“Our romantic options are unprecedented and our tools to sort and communicate with them are staggering. And that raises the question: Why are so many people frustrated?”
I hadn’t planned on reading Modern Romance, I’m married, but CBR had numerous enthusiastic reviews so I decided to find out what all the fuss was about.
I’d be interested to see what Aziz would have to say about my particular romantic path. I met my husband in 8th grade (he gave me a Lifehouse CD for my 13th birthday). Despite him being born in another country, we grew up within 20 blocks of each other. However, it wasn’t until a decade later that we got together in earnest; we had remained friendly throughout high school and continued to run into one another during college at mutual friends’ house parties. So despite meeting the man I plan to spend the rest of my life with before getting my driver’s license I still got to experience the modern dating world with all its sexting and ghosting wonders.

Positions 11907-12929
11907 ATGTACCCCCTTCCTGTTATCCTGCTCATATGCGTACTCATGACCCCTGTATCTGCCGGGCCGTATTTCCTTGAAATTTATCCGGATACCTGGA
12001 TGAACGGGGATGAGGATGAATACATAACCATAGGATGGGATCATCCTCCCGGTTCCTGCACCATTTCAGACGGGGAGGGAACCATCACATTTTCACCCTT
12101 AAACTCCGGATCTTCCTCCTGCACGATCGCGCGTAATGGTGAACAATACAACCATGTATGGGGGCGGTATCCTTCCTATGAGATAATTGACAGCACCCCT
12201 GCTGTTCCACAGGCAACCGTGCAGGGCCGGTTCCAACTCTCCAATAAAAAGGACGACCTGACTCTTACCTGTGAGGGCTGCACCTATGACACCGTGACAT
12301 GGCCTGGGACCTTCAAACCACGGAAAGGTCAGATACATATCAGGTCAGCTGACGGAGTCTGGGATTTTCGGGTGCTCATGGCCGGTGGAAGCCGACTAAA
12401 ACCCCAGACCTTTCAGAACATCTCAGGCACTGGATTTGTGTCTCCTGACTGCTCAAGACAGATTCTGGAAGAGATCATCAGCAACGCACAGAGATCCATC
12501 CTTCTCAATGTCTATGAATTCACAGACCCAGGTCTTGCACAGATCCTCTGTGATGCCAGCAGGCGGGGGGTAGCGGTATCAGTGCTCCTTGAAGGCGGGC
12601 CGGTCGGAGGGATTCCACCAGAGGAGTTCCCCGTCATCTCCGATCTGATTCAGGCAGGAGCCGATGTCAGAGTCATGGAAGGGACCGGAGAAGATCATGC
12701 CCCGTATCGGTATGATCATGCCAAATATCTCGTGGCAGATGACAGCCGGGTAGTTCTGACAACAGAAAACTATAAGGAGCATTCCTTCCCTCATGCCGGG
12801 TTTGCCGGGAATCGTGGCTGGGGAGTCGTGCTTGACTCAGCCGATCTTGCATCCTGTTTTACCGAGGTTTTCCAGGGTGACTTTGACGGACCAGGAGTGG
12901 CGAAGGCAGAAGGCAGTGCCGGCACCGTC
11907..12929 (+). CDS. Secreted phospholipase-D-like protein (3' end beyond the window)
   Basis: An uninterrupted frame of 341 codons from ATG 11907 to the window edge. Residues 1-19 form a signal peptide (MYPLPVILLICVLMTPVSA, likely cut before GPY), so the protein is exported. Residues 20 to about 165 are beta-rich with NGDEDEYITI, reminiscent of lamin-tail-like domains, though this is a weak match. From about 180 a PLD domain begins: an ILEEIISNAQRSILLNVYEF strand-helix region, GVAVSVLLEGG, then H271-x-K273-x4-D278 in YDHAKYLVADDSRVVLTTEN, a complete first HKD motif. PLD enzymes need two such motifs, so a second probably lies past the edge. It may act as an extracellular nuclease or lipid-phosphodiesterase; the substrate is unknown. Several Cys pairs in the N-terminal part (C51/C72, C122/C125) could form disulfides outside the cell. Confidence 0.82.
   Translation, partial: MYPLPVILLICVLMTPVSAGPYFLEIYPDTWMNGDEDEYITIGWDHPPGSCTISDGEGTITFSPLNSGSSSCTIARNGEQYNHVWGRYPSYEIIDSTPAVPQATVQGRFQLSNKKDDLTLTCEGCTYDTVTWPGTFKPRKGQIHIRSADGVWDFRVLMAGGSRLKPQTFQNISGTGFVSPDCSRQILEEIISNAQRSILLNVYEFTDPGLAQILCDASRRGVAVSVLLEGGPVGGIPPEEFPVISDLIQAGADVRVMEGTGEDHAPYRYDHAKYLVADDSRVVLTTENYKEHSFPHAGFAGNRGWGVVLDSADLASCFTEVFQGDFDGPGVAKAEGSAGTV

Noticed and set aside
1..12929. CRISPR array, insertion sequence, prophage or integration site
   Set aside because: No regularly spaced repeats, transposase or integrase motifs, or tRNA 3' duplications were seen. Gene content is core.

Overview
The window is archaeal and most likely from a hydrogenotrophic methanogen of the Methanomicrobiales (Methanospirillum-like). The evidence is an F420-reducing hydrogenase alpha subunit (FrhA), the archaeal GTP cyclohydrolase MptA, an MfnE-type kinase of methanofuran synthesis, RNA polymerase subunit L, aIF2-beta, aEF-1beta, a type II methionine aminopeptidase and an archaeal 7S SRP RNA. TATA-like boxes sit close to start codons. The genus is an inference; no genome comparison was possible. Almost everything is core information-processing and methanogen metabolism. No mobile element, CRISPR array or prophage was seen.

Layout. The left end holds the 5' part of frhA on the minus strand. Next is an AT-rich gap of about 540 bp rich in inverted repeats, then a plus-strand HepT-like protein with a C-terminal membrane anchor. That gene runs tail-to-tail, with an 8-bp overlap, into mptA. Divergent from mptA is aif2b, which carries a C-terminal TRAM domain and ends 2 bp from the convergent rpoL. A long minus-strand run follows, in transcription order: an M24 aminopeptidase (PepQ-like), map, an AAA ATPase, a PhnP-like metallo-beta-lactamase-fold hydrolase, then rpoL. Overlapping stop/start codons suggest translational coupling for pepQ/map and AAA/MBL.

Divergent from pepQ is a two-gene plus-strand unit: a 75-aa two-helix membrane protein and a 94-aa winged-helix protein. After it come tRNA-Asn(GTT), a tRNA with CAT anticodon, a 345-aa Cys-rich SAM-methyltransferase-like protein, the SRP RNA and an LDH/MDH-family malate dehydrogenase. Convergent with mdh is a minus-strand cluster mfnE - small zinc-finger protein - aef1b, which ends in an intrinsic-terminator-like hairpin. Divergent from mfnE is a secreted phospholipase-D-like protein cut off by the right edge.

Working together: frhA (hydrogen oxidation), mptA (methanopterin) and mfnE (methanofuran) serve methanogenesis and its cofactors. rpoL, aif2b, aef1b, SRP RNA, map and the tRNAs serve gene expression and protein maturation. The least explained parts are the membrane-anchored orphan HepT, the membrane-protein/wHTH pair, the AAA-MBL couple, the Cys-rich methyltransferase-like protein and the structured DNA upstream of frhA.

I’m just glad I got out of there before Tinder.
I will say, you can enjoy Modern Romance without being a member of the dating pool. If anything, I think I appreciated it more because I could laugh at most of the situations and thankfully not relate too much to the interviewee’s predicaments.
“In a sense we are all like a Flo Rida song: The more time you spend with us, the more you see how special we are. Social scientists refer to this as the Flo Rida Theory of Acquired Likability Through Repetition.”
If you like sociology there is plenty of science involved in Ansari’s research. He visited Tokyo, Paris and Buenos Aires to see how different countries dated, he held numerous focus groups, formed a subreddit and consulted top social scientists doing similar research. However, if you don’t like Aziz Ansari as a personality you may not be as enthusiastic about Modern romance as I was. It is clearly written in his voice, which I know some people (my husband) find grating.